In the ten months I have actively pursued a career in freelance writing I have learned four things –
- Quality requires quantity – It takes time to build a business. Society is quick to tout stories of fast success while leaving out one little fact – they’re the exception not the rule. If you want to build a strong business as a freelance writer (quality) you’re going to have to invest time (quantity).
- Slow progress is still progress – I use goal-tracking to document any tasks I complete in favor of building my career. It helps me keep track of what I still need to do and provides incentive to keep going. I guarantee, if you decide to start your own business you will have moments where you will want to give up – don’t!
- Learn how to learn – To succeed in business, (or life in general), you need to be willing to change, learn, and grow. If you are “stuck in your ways” you’re not going to go far.
- Use social media.
The last two items are very important. You need to be willing to question what you think you already know, and accept when you’re wrong. I admit when I first started this journey I was a bit cocky. I’ve been online for more than twenty years. Social media has been a part of my life since it was still a twinkle in the eye of some programmer in Silicon Valley. I have built, administrated, and mediated everything from chat-rooms to websites.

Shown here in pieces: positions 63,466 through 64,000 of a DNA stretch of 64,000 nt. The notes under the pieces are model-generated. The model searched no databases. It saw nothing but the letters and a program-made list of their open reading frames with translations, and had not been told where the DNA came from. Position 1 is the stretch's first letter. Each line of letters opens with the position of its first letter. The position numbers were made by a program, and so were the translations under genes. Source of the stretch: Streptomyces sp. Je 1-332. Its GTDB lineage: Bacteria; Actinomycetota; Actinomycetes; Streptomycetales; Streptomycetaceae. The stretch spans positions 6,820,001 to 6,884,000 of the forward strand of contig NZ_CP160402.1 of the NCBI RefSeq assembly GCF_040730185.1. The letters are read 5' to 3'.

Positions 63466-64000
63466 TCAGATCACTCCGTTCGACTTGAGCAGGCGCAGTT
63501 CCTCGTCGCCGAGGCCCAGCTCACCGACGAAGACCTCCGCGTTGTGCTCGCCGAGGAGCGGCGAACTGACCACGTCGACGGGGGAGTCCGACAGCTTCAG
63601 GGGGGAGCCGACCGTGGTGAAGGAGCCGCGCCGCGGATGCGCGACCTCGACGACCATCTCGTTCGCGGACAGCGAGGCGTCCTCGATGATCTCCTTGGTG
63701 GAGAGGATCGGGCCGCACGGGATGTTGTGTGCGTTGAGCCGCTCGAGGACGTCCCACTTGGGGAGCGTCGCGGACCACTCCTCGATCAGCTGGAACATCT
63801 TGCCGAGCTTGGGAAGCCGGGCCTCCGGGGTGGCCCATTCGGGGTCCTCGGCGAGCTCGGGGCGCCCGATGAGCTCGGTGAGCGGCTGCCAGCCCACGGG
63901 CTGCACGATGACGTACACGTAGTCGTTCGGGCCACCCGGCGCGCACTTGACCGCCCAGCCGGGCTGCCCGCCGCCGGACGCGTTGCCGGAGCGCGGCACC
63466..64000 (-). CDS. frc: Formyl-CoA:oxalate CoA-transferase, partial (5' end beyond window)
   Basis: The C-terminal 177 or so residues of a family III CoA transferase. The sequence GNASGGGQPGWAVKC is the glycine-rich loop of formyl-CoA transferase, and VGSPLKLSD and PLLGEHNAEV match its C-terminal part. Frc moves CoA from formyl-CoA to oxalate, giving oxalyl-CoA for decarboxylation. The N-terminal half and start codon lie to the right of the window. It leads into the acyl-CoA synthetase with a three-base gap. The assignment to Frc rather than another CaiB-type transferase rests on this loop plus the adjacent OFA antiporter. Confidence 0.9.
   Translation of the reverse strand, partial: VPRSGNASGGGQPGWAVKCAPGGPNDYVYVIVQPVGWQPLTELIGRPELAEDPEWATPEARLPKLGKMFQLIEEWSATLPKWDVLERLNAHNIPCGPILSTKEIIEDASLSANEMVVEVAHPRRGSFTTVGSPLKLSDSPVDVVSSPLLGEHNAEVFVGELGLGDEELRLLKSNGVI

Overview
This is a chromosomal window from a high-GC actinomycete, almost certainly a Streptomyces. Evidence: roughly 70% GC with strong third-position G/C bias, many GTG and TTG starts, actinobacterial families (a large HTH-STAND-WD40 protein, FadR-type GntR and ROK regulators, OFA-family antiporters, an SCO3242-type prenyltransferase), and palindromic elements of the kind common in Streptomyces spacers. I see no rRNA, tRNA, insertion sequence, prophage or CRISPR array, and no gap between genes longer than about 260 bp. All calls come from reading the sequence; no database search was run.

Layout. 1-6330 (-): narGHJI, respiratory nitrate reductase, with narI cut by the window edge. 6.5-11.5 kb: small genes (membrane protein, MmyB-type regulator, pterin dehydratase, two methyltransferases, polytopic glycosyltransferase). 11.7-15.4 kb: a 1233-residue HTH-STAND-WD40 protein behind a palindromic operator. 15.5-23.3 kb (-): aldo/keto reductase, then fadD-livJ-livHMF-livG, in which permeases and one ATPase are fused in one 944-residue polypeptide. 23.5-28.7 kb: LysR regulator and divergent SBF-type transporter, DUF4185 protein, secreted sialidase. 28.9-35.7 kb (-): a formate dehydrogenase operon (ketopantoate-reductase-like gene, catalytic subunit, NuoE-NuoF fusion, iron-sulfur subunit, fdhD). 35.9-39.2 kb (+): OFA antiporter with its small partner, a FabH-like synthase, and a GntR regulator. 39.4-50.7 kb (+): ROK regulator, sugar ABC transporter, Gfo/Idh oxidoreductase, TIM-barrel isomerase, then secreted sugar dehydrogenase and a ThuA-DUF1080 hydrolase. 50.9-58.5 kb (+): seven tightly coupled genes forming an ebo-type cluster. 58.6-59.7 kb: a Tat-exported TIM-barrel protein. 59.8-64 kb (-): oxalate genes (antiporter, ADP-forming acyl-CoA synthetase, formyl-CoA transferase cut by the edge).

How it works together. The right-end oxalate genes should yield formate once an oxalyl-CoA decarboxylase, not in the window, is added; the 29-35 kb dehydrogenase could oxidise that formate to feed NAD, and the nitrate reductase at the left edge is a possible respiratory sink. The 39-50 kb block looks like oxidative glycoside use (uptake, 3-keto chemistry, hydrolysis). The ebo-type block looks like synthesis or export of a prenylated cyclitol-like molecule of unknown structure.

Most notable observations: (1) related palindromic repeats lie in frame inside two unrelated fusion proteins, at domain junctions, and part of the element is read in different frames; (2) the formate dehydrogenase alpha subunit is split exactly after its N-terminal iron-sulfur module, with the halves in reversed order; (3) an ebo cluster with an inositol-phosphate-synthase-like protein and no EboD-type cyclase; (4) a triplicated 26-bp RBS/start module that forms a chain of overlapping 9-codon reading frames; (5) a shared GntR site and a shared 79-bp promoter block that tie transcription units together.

With a background like that in my pocket I was confident I could easily build a brand. I imagined easy success and fast results thanks to my years of first-hand internet knowledge.
In March, I started an Instagram account with the goal of promoting my work as a freelance writer. I figured all I had to do was post some pictures, use some hashtags, and everything would fall into place. Which is exactly what didn’t happen. I was unable to maintain a steady increase in followers. No matter how hard I tried I just couldn’t grow my audience. Furthermore, I was losing followers faster than I was gaining them.
I decided to take the advice of Jorden Roper, creator of Writing Revolt, and take an objective look at my approach. The first thing I noticed was that my account wasn’t focused. If you are going to do any kind of social media successfully, you need to find your niche. You cannot have multiple voices and expect your audience to follow them all at once.
My original Instagram account – not the one I have now – was much like the first incarnation of this website. It was a hodgepodge. I was across the map and it made it difficult for my audience to connect. I realized I needed to sit down and carve out an actual niche. So, I deleted my old Instagram, started a new one, and gave myself the freedom to experiment.
Here are ten methods I have tried that work –
(…and we’re going to count them down Letterman style.)
10) Be patient.
Do not expect overnight success and avoid anyone who promises it. If you want to grow your account – the right way – it takes time and effort.
9) PICK A NICHE!!!